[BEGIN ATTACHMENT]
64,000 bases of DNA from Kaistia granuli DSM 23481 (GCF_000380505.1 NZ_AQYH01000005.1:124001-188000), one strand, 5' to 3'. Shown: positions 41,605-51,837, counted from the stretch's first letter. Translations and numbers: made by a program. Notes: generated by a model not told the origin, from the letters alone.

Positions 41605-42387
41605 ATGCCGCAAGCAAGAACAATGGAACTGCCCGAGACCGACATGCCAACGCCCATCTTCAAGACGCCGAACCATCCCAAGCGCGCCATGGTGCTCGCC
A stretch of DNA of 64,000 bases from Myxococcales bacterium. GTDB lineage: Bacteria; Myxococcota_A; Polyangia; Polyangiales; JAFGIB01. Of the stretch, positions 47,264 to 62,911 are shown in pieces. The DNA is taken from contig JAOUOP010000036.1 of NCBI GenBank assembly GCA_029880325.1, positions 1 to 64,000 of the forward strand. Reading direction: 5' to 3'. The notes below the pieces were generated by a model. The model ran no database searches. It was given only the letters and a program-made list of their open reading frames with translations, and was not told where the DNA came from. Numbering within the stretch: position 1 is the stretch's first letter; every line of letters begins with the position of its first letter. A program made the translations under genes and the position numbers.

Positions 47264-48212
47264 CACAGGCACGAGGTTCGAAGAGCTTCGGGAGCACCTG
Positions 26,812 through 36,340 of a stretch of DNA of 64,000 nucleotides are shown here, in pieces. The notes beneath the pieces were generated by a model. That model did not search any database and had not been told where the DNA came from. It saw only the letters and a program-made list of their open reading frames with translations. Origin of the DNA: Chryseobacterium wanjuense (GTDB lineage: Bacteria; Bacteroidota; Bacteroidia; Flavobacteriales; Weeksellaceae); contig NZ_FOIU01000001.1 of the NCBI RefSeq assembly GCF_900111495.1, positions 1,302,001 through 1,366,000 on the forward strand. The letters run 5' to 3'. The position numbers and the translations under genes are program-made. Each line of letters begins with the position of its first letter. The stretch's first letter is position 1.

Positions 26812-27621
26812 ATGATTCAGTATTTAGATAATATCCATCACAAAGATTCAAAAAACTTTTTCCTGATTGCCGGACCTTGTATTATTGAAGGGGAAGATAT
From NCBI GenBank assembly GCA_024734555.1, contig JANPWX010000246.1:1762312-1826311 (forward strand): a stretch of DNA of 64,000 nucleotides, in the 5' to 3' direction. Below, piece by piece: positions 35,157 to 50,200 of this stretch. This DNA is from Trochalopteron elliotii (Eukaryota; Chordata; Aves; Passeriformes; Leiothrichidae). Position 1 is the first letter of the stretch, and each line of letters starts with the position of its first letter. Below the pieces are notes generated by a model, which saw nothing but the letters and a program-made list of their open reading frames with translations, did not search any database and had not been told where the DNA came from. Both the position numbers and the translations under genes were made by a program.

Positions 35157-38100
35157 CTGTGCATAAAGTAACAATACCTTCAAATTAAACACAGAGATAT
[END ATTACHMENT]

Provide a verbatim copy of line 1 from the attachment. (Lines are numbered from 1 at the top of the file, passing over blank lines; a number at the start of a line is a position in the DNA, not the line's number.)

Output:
64,000 bases of DNA from Kaistia granuli DSM 23481 (GCF_000380505.1 NZ_AQYH01000005.1:124001-188000), one strand, 5' to 3'. Shown: positions 41,605-51,837, counted from the stretch's first letter. Translations and numbers: made by a program. Notes: generated by a model not told the origin, from the letters alone.